—Nina Pierpont, MD, PhD, CounterPunch Magazine (10/31/10)
Wind turbines majestically threshing the wind—what marvels of human engineering! To stand beneath one is breathtaking. To live near one can be hell on earth. So I have been told by countless people who suddenly find themselves grievously ill from the subtle yet devastating infrasonic jackhammer generated by these “clean, green, renewable energy” giants.
The explanation may be tucked away in the inner ear in a cluster of tiny, interconnected organs with a remarkable evolutionary pedigree. The vestibular organs—the semicircular canals, saccule, and utricle—function as Mother Nature’s gyroscope, controlling our sense of motion, position, and balance, including our spatial thinking. (Remember when you got carsick as a kid? Or seasick?)
Humans share these enigmatic organs with a host of other backboned species, including fish and amphibians. Some scientists indeed see them as a kind of pan-species master key for an extraordinarily broad range of brain function—amounting to a sixth sense.
One of those functions, it now appears, is to register and respond to the sounds and vibrations (infrasound) we don’t consciously hear, but feel—as from wind turbines. For many people, the response is swift and disastrous.
Sometimes it’s advantageous being a country doctor. Six years ago I began hearing health complaints from people living in the shadow of these gigantic turbines. At first it was merely local and regional, then global. Tellingly, virtually everyone described the same constellation of symptoms. Symptoms that were being triggered, I began to suspect, by vestibular dysregulation. (1) Sleep disturbance. Not simply awakened, but awakening in a panic (“flight or fight” response). (2) Headache. (3) Tinnitus. (4) Ear pressure. (5) Dizziness. (6) Vertigo. (7) Nausea. (8) Visual blurring. (9) Tachycardia. (10) Irritability. (11) Problems with concentration and memory. (12) Panic episodes associated with sensations of internal pulsation or quivering, which arise while awake or asleep. (This latter involving other, non-vestibular organs of balance, motion, and position sense.)
None of these people had experienced these symptoms to any appreciable degree before the turbines became operational. All said their symptoms disappeared rapidly whenever they spent several days away from home. All said the symptoms reappeared when they returned home.
Many had supported the wind farm project before all this happened. Now, some became so ill, they literally abandoned their homes—locked the door and left.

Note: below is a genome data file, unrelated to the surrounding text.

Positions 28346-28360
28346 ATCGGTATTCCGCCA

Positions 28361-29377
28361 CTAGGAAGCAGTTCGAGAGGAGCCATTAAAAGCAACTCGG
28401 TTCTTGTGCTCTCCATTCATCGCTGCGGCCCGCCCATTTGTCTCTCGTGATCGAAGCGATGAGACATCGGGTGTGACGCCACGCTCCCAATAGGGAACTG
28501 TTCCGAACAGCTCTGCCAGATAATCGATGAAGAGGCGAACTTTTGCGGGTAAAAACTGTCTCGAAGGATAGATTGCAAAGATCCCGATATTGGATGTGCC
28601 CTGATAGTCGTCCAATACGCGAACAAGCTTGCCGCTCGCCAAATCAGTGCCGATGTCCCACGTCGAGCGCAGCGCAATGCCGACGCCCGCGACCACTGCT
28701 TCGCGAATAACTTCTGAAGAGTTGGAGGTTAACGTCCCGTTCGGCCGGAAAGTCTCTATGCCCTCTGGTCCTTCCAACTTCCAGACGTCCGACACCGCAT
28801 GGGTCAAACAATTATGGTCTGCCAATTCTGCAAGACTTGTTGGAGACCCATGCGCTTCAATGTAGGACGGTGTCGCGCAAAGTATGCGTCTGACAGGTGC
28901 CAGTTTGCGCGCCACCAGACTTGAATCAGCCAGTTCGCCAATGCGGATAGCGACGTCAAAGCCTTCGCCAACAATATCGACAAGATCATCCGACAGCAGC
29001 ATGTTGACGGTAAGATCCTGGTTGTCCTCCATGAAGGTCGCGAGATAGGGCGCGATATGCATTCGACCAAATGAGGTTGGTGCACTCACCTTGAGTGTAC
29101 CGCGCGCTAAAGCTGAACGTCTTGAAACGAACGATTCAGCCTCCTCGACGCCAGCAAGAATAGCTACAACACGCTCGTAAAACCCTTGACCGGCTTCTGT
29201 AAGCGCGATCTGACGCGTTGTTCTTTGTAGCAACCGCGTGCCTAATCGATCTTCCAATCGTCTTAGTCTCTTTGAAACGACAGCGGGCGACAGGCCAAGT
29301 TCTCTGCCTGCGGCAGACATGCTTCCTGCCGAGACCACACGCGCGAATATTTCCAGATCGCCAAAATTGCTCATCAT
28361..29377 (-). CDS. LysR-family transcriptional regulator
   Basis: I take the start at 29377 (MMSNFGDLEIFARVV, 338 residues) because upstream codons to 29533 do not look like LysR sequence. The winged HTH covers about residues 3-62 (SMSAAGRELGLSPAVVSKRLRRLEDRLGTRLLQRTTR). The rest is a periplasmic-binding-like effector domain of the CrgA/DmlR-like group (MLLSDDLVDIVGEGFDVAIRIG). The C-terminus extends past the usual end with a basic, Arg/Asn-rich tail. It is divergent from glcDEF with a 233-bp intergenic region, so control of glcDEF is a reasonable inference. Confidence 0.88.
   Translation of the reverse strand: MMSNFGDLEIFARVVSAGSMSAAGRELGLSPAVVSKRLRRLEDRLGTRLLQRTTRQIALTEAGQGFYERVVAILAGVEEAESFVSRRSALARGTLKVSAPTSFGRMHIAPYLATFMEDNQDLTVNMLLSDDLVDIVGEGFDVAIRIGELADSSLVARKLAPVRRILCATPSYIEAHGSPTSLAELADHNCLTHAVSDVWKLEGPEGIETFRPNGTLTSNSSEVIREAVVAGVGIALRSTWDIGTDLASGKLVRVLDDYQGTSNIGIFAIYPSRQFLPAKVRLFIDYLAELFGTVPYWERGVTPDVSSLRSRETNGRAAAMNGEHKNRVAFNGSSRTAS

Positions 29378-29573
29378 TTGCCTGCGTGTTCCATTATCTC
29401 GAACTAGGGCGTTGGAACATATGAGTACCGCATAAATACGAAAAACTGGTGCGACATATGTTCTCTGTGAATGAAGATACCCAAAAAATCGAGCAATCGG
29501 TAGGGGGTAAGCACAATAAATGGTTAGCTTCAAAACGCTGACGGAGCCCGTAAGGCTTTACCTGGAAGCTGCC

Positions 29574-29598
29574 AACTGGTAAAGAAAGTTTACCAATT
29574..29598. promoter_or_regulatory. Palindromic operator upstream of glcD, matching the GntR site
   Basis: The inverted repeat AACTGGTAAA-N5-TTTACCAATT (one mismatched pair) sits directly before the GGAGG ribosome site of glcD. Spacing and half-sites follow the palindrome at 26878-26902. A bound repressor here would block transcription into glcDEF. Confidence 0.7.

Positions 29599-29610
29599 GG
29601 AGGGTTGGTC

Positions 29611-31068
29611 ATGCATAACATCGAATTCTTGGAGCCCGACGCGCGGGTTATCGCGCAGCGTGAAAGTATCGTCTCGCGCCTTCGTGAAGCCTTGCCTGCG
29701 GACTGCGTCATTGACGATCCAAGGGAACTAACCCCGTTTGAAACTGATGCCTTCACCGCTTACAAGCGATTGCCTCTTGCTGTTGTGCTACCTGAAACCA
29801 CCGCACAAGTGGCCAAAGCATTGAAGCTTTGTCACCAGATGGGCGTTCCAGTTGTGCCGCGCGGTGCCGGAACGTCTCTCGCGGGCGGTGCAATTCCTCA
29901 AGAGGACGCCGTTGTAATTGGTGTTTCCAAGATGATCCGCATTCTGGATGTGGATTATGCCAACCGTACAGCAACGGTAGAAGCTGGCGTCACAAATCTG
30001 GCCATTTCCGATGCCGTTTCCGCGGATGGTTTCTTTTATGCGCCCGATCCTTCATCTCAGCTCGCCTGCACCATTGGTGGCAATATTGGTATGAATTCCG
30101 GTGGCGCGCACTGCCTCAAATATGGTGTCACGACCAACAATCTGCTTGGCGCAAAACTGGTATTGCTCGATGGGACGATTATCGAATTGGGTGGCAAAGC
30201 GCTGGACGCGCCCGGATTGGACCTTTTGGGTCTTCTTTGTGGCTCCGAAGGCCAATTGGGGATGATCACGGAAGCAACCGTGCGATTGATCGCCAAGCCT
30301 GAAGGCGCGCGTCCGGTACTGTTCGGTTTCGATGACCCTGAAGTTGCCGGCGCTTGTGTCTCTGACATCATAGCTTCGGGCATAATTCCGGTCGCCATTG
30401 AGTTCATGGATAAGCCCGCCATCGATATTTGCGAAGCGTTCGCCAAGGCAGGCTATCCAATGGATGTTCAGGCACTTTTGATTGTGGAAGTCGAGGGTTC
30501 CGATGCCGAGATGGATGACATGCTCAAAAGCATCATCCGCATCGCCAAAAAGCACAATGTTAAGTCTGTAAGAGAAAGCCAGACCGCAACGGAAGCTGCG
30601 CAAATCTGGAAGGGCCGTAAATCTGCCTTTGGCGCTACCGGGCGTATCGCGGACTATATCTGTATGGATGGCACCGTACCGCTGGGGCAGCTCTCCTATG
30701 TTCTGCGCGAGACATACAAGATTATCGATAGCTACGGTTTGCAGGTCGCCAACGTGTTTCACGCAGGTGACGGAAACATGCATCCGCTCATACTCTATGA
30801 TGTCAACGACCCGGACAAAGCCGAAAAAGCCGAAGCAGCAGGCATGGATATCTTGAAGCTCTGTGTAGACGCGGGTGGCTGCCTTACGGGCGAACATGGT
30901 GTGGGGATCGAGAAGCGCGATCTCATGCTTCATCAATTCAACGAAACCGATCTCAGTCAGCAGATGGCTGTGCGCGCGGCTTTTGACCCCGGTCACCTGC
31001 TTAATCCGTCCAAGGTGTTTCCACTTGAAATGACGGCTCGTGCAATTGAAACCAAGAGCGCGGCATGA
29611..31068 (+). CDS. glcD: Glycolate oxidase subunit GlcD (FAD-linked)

Taking my cue from a British country doctor who was reporting identical “wind turbine” symptoms among her patients, I did what clinicians call a case series. I interviewed 10 families (38 people) both here and abroad, who had either left their homes or were about to leave. I found a statistically significant correlation between the telltale symptoms and pre-existing motion sensitivity, inner ear damage, and migraine disorder. Each is a risk factor for what I now christened Wind Turbine Syndrome. My data suggest, further, that young children and adults beyond age 50 are also at substantial risk.
The response from ear, nose, throat clinicians (otolaryngologists and neuro-otologists) was immediate and encouraging. One was Dr. F. Owen Black, a highly regarded neuro-otologist who consults for the US Navy and NASA on vestibular dysregulation.
Another was Dr. Alec Salt at the Washington University School of Medicine, who recently published an NIH-funded, peer-reviewed study demonstrating that the cochlea (which links to the vestibular organs) responds to infrasound without registering it as sound. Infrasound, in fact, increases pressure inside both the cochlea and vestibular organs, distorting both balance and hearing.
Salt thus effectively shatters the dogma that “what you can’t hear, can’t hurt you.” It can indeed hurt you. The growing uproar among wind turbine neighbors testifies to this inconvenient truth.
My role is over. My waiting room is full. It’s time for governments to study this wind-generated scourge whose cure is simple. A 2 km setback (larger in hilly or mountainous terrain) fixes it. Wind developers, not unexpectedly, refuse to acknowledge the problem. They ridicule it as hysteria and NIMBYism (“Not In My Back Yard!”)—and refuse to build their machines 2 km (1.24 miles) away from homes.
“It’s difficult to get a man to understand something when his salary depends upon his not understanding it,” suggested Upton Sinclair. Perhaps so. In that case, expect more empty houses and (easily avoidable) suffering.
Nina Pierpont, MD, PhD, is a pediatrician and author of “Wind Turbine Syndrome: A Report on a Natural Experiment” (2009). She was the keynote speaker at the international symposium in Picton, Ontario, “The Global Wind Industry and Adverse Health Effects: Loss of Social Justice?” in the autumn of 2009.
Since publishing the book in late 2009, Pierpont has heard from people around the world who are discovering that Wind Turbine Syndrome is not confined to living in the shadow of industrial wind turbines. It turns out people suffer identical symptoms from living close to natural gas compressor stations, industrial sewage pumping stations, industrial air conditioners, and other power plants. In each case, low frequency noise and infrasound appear to be the chief disease-causing culprit—basically, Wind Turbine Syndrome without the turbines.
Dimensions: [9″ high x 6″ wide x 3/4″ thick] [22.8 cm high x 15.2 cm wide x 1.9 cm thick]
Weight: [1 lb, 1.2 oz] [17.2 oz] [488 gms]
Publication Date: 2009
Table of Contents
Chapter 1: By way of explaining why on earth I wrote this book
Chapter 2: The report, for clinicians
Chapter 3: The case histories: The raw data
Chapter 4: The report all over again, in plain English for non-clinicians
About the author
Read Sample Pages